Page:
Category Archives: Review
While Disney’s, “Beauty and the Beast” may not be quite “as old as time,” since its release in 1991 it’s become truly cherished by many. So, to say that the stakes were high for the live-action revival doesn’t quite seem to cover it.
To slightly misquote Belle (Emma Watson), “This is the [classic movie] of my childhood.” It is the part of the makeup of an entire generation who grew up loving this bookworm non-princess. So, I’m pleased to say this reimagination will not disappoint the fans of the original film. In fact, I’d venture to say they’ll delight in the many questions it answers, and If you don’t know what questions I’m referring to, you’re probably not a millennial. So let me enlighten you… Read the rest of this entry
Official SPOILER ALERT: If you haven’t seen “Logan,” proceed with caution.
“Logan,” the final film in the Wolverine trilogy, has been a long time coming. Nearly two decades after his first appearance in 2000’s “X-Men,” Hugh Jackman’s Wolverine has appeared in nine X-Men films to date. There have been highs and lows, with the first two Wolverine films unfortunately falling into the latter category.
Throughout all the films the human and the animal side of this beloved X-Men character have been in constant conflict. On one side, there’s Logan who’s haunted by his past and struggles with his role as hero or antihero. On the other, there’s Wolverine who acts on pure instinct and seems unaware of the body count that’s piling up around him.
With “Logan,” director James Mangold shows us a Wolverine who is finally facing his own demons. Slowly poisoned by the Adamantium used to enhance his powers, he faces his own mortality. Read the rest of this entry
When it comes to the superhero genre, just about everything has been covered. We’ve focused on the B-list heroes, the villains, and even given some time to super questionable match-ups (Superman would flatten Batman in a fair fight…it’s just true).
And yet, somehow in the midst of what would appear to be peak superhero saturation, the greatest superhero movie of the year has appeared in the last place you’d expect…among building blocks.
Enter: “The LEGO Batman Movie” Read the rest of this entry
Out of all of this year’s nominees for Best Picture, director Barry Jenkins’, “Moonlight,” has the potential to have the greatest impact. Based on the play “In Moonlight Black Boys Look Blue,” by Tarell Alvin McCraney, this beautiful film does more than tell the story of one black man, it changes a narrative. It takes the story of Chiron, a gay, black boy growing up in a rough neighborhood in Miami, and shows it through a different lens.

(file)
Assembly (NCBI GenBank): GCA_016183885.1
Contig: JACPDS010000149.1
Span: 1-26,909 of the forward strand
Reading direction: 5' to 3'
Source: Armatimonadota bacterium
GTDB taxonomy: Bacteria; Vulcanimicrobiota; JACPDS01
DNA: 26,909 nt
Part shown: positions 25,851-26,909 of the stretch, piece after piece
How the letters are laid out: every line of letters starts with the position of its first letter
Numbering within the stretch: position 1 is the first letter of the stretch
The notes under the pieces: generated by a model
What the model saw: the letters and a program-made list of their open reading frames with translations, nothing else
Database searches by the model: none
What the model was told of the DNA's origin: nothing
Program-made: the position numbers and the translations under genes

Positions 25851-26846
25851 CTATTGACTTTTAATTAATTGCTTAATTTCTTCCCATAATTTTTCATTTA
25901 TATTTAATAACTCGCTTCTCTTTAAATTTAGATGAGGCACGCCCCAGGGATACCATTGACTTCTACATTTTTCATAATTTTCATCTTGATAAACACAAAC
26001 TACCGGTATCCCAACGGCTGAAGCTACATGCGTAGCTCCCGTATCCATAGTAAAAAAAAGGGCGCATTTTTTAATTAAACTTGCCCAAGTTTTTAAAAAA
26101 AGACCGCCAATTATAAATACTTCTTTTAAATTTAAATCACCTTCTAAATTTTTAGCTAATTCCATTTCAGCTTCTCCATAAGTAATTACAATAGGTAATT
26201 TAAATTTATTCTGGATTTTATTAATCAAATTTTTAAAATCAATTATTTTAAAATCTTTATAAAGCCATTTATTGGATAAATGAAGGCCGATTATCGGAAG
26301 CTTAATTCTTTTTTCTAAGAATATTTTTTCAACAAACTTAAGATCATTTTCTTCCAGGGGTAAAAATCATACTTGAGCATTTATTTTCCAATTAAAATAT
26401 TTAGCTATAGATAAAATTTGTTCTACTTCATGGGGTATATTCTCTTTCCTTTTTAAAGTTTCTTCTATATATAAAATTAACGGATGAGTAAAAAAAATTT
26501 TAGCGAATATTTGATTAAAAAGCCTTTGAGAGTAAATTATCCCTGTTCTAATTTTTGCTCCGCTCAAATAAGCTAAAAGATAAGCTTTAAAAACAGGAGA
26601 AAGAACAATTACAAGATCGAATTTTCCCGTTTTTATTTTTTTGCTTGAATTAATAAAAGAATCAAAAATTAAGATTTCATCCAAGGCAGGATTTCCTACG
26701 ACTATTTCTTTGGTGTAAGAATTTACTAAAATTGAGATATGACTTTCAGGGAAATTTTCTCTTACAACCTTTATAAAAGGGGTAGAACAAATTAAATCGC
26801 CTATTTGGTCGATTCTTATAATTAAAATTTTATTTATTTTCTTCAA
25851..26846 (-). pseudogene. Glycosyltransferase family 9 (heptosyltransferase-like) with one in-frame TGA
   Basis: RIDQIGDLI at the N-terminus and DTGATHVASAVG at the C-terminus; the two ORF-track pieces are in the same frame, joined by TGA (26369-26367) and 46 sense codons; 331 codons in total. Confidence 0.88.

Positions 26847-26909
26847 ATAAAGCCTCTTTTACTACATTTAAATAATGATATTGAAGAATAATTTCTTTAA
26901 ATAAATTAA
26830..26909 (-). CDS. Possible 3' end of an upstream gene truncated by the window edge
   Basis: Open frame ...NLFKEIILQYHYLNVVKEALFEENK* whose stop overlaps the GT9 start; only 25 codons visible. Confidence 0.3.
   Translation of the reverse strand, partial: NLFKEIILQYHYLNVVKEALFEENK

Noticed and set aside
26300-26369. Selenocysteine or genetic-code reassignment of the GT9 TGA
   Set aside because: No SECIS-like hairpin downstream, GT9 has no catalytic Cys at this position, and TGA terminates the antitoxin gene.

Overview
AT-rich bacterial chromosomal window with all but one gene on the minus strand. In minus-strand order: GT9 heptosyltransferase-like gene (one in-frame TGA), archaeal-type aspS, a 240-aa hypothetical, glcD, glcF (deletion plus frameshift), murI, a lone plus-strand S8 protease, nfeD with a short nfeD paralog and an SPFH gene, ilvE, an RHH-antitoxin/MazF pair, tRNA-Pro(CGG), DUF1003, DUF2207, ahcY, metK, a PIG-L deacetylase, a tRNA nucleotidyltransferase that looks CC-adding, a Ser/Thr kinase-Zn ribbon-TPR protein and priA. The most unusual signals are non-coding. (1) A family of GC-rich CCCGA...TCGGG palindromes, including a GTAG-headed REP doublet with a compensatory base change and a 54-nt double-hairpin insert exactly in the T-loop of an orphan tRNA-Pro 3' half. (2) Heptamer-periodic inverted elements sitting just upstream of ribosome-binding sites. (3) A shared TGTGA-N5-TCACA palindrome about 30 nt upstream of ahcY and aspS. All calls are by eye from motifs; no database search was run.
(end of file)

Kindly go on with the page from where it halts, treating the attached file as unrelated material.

This coming-of-age story is told in three parts. We first meet Chiron as a shy boy (Alex Hibbert) who’s earned the nickname “Little” for his meek nature. Next, as an anxious and wiry adolescent (Ashton Sanders) dealing with school bullies and the many stresses of being a teenager. Finally, as an adult and drug dealer (Trevante Rhodes), who goes by the name “Black.” Read the rest of this entry
To say that Troy Maxson (Denzel Washington) is a man of many words, doesn’t seem to quite do him justice.
The central character of August Wilson’s “Fences” is nothing if not loquacious, but it’s the meaning behind those words and stories (for everything) that really defines him.
Of course, while Troy is talking, there’s plenty to be done—fences to be built (Yes, there’s a literal fence, and a metaphorical one), children to be raised, a brother to be cared for (Mykelti Williamson), and so on and so forth.
Still, he certainly does have a way with words. Whether he’s chumming it up with his friend Mr. Bono (Stephen McKinley Henderson), or talking his way into a promotion to garbage truck driver, or bemoaning his unrealized potential for baseball glory.
However, living in 1950s Pittsburgh, Troy knows the deck was and is stacked against him, though his wife Rose (Viola Davis) and son Cory (Jovan Adepo) continually try to show him things are changing, but not fast enough for Troy. And who can blame him? Read the rest of this entry